MRI images of COVID-19 patients show a statistically higher bilateral grey matter volume (GMV) in various brain areas, including the hippocampi. This shows a correlation with memory loss [82]. Global GMV, GMVs in left Rolandic operculum, right cingulate, bilateral hippocampi, and left Heschl’s gyrus were also found to correlate with memory loss (p value < 0.05). A total of 8 out of 61 patients show problems with memory, which is also clinically reflected in the above findings [82]. Likewise, atrophic changes in the hippocampus play a key role in memory loss as well as in Alzheimer’s disease. Such changes can be seen in a reported review of Moriguchi et al. [20]. The fact that COVID-19 can affect Alzheimer’s was already mentioned in the previous lines. SARS has been shown to have a general neuropsychiatric effect in 2004 and 2005 [83].
Significantly more problems with memory in COVID-19-positive patients after 30 and even after 60 days are seen, compared with a control group, which also shows that there must be a connection between the infection and the loss of memory function [84]. However, the authors point to a small number of patients, which means that the significance of this study should be treated with some caution [84]. Nevertheless, neurological symptoms such as memory loss, anosmia, and ageusia were significantly increased 30 days after infection, thus appearing to be COVID-19-associated long-term symptoms [84].
The loss of memory function is also shown in a study by Garrigues et al. [85]. Here, 120 patients were questioned about their condition for approximately 110 days after infection via a short phone questionnaire; 34% complained about memory loss and 28% about concentration problems [85]. In a Norwegian study of 13,001 patients, 11% of the cohort who tested positive for SARS-CoV-2 complained about memory problems. By contrast, only 2% of the control group complained about difficulties with memory. A strong association of COVID-19 and memory problems can be seen here (odds ratio [OR], 4.66; 95% CI, 3.25–6.66) [86]. Similar data are presented by Davis et al. [87] who evaluated cognitive and memory disbalance in 3203 patients. Of the examined patients, 55.9% reported memory problems within the first few weeks and 50.5% reported problems after sixth months from the onset of infection. Interestingly, no abnormal changes in the brain could be detected by MRI in 87% of patients [87].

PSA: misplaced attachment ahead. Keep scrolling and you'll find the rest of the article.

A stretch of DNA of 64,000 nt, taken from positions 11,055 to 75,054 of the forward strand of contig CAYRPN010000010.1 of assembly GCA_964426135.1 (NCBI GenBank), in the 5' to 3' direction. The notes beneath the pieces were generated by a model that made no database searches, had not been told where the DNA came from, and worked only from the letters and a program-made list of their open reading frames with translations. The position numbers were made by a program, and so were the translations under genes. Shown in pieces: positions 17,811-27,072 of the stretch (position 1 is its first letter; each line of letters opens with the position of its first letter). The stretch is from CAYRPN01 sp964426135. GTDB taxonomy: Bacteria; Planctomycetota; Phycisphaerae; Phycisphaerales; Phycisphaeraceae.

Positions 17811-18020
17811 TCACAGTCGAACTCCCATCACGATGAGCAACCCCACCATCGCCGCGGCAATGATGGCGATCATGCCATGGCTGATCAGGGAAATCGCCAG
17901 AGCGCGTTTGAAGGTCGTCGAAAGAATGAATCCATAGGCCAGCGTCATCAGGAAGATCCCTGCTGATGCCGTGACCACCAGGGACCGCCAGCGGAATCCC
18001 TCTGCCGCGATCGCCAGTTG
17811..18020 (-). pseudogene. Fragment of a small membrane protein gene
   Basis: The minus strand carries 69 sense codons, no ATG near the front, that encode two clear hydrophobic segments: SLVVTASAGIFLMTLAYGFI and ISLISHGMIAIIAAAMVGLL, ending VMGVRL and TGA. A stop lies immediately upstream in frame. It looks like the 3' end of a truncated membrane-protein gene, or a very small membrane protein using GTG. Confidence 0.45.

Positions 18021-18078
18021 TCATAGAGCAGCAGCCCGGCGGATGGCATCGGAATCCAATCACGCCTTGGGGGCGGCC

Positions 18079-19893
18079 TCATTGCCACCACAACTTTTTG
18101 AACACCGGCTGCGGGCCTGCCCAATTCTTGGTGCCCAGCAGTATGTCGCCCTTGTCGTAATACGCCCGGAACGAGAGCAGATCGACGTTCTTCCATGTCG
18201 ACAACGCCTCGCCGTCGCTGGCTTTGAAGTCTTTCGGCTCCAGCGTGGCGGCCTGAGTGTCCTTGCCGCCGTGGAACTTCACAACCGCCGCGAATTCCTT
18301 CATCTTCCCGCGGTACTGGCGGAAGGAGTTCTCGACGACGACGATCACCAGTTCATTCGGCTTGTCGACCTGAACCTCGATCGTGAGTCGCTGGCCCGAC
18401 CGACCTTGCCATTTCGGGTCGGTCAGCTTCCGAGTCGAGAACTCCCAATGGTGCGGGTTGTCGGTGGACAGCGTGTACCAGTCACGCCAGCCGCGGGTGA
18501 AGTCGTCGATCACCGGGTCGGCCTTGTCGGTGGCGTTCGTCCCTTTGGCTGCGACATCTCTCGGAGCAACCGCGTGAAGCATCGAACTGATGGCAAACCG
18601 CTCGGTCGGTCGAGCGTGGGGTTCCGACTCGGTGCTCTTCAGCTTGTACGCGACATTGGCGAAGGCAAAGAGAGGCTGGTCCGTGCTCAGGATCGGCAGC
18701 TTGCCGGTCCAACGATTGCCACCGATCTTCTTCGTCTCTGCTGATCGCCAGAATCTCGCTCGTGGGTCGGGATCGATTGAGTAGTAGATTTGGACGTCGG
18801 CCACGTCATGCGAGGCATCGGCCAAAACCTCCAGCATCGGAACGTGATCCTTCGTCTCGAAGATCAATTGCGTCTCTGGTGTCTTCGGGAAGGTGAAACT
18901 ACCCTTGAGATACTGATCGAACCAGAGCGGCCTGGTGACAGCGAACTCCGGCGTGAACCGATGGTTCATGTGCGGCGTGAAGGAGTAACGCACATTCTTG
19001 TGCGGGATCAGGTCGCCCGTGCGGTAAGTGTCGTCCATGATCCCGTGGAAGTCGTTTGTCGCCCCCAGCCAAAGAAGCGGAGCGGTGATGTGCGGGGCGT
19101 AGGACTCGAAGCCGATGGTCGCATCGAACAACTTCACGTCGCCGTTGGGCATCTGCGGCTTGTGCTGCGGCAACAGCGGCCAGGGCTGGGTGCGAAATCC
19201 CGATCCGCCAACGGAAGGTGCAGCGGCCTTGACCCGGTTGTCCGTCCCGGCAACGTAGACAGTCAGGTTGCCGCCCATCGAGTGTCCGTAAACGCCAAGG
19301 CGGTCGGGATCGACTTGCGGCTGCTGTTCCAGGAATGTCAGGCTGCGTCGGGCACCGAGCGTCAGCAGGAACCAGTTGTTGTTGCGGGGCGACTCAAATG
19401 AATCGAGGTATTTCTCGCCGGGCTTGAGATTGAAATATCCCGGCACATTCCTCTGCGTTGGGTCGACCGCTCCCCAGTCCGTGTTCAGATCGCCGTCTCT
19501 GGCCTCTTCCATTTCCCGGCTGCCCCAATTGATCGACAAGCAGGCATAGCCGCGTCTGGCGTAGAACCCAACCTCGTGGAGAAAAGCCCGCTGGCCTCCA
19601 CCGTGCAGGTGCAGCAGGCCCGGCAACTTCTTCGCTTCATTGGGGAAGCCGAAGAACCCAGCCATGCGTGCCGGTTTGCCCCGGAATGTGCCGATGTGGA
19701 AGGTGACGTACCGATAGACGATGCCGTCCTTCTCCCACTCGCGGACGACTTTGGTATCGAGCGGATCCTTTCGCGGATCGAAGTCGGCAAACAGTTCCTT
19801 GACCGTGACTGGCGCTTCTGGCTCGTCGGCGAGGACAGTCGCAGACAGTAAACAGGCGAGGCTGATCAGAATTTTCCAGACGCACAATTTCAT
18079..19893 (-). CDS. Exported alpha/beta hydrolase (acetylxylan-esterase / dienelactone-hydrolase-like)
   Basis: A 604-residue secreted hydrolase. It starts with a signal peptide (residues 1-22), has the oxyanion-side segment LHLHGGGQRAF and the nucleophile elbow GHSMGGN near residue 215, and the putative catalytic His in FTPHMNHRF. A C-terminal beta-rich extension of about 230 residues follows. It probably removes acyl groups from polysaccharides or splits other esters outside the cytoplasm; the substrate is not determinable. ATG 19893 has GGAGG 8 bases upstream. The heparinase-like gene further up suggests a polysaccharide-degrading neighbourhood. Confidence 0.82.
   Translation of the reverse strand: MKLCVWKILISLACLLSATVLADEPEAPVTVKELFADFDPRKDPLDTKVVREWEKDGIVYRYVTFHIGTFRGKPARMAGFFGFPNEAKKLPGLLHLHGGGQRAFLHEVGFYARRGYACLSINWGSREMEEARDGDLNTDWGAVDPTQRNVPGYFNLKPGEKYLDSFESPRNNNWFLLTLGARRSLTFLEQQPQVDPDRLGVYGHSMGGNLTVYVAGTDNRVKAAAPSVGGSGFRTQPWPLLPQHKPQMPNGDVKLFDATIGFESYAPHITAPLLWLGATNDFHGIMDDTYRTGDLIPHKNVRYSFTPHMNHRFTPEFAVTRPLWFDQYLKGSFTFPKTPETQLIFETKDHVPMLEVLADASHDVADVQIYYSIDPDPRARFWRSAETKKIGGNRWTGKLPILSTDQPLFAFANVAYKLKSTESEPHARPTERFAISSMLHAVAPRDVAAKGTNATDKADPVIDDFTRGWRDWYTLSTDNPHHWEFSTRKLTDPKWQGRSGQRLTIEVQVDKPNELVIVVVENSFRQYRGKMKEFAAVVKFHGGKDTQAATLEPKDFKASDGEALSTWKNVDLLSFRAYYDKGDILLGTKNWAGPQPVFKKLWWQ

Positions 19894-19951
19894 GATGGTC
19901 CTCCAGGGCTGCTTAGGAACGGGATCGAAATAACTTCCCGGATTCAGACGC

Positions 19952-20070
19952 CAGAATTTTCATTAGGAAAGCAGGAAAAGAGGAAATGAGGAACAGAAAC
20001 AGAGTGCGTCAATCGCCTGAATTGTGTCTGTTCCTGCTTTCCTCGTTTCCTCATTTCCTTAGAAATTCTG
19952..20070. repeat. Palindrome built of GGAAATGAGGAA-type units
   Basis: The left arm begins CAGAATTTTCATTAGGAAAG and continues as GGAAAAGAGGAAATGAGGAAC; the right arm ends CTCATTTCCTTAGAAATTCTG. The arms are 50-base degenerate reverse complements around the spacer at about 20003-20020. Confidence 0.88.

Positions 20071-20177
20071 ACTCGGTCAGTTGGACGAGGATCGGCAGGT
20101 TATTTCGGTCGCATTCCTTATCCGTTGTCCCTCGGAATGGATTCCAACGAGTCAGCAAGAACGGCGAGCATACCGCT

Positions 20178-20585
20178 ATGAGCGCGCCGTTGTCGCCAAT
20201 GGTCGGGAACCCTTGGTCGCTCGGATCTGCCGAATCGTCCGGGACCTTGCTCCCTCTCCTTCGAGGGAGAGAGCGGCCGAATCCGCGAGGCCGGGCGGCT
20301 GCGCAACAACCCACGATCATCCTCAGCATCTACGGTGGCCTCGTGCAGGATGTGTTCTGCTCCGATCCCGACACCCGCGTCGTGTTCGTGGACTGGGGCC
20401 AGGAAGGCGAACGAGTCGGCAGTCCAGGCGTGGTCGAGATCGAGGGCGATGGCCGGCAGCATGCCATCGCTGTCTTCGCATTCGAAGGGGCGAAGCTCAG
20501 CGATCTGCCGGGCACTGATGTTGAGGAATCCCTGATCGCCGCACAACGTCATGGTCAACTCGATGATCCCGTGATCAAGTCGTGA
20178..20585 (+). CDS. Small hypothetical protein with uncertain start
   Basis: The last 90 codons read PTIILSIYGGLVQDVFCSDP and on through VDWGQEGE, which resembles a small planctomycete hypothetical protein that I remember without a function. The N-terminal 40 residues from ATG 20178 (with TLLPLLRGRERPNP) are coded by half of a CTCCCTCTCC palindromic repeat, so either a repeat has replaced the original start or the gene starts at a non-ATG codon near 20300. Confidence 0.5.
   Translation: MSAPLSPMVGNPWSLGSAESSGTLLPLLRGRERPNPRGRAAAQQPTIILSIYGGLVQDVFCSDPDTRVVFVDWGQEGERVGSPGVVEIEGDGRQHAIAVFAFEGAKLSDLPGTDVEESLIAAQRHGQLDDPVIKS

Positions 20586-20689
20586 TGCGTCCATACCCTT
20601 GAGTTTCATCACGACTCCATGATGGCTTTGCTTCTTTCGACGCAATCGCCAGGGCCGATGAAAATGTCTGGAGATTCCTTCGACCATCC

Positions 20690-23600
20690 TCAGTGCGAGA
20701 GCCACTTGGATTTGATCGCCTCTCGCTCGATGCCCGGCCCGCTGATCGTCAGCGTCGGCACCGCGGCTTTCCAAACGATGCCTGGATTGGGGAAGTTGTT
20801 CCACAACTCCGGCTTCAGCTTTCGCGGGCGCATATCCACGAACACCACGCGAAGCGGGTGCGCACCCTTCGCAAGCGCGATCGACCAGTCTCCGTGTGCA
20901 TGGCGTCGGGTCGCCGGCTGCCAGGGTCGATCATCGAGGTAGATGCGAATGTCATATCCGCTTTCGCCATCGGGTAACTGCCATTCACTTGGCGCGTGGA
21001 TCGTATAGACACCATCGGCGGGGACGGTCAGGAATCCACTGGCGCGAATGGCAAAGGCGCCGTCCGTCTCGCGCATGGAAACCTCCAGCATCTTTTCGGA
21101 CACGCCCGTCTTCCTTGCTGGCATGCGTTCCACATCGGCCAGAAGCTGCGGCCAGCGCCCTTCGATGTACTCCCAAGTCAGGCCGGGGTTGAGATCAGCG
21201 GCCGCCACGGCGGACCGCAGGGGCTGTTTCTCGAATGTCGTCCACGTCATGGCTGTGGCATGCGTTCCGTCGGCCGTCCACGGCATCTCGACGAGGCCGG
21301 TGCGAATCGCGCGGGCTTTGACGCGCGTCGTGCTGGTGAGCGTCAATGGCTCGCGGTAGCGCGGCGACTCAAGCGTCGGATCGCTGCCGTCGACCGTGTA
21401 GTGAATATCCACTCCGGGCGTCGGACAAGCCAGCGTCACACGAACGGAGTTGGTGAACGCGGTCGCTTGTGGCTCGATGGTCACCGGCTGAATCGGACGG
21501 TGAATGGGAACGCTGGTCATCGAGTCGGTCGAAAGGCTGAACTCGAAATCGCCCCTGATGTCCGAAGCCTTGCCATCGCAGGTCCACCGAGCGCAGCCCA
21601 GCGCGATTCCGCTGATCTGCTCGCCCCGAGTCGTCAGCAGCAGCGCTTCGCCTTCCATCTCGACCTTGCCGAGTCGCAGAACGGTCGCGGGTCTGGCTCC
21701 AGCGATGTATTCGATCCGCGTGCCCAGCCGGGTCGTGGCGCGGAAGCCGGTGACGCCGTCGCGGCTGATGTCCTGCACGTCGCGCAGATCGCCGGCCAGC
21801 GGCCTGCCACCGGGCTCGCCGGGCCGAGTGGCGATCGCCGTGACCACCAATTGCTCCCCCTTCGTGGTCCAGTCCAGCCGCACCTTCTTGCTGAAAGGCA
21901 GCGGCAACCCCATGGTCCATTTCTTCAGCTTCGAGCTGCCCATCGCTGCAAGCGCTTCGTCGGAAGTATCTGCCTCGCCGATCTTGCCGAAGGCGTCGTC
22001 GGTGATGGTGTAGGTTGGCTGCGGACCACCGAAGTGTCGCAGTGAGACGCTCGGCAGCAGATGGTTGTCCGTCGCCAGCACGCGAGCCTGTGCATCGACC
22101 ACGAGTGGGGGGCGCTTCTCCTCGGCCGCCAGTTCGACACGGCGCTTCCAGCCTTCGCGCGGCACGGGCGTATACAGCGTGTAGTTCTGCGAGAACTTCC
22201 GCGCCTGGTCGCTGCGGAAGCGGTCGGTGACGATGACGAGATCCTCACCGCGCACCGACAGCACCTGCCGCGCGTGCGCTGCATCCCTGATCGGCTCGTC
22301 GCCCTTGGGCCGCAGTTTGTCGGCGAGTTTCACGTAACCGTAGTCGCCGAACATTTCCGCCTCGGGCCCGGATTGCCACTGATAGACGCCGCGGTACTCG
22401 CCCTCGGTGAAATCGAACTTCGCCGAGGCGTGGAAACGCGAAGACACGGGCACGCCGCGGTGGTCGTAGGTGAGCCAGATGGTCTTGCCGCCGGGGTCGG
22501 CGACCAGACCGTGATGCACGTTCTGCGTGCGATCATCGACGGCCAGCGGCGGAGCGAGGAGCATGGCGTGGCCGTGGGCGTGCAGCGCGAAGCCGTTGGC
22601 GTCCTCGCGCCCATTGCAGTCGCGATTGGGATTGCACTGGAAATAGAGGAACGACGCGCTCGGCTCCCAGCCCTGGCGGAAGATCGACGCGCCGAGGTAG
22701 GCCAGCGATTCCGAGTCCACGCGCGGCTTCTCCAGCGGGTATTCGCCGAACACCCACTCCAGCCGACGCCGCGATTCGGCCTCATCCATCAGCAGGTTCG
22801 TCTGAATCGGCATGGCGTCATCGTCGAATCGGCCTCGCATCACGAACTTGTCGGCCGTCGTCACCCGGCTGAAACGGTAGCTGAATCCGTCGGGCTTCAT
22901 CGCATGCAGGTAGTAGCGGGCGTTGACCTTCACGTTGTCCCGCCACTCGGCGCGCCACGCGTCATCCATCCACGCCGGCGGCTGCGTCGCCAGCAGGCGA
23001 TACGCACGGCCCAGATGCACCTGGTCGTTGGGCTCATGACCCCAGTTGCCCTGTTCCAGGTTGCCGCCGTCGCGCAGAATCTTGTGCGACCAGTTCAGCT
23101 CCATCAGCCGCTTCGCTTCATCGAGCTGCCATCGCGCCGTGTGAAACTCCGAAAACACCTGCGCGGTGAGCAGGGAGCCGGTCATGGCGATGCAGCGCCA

There is no clear explanation for the symptoms thus far. However, within a few hours of infection, an infiltration of various inflammatory cells occurs, which probably leads to hypomyelination of the axons, which has been shown in experimental studies on animals and refers to cognitive dysfunction [88,89,90]. Prof. Harald Prüß, Director of the German Center for Neurodegenerative Diseases, assumes an antibody-mediated pathology that leads to neurogenesis [91]. Ultimately, memory loss is a multifactorial issue that must be further investigated.
One potential substance that could help counteract memory loss in the future is ghrelin. Ghrelin enters the hippocampus and binds to neurons there. By changing the formation of the synapses, learning processes and memory are induced [92]. To date, no connection between a COVID-19 and ghrelin could be established. Because of its endogenous function in the brain and the previous knowledge that ghrelin plays a role in inflammatory processes and cytokine flow, it remains a potential therapeutic approach in the treatment of neurological problems during a COVID infection [93,94]. Ghrelin has been shown to play a role in the treatment of neurological problems during a COVID-19 infection.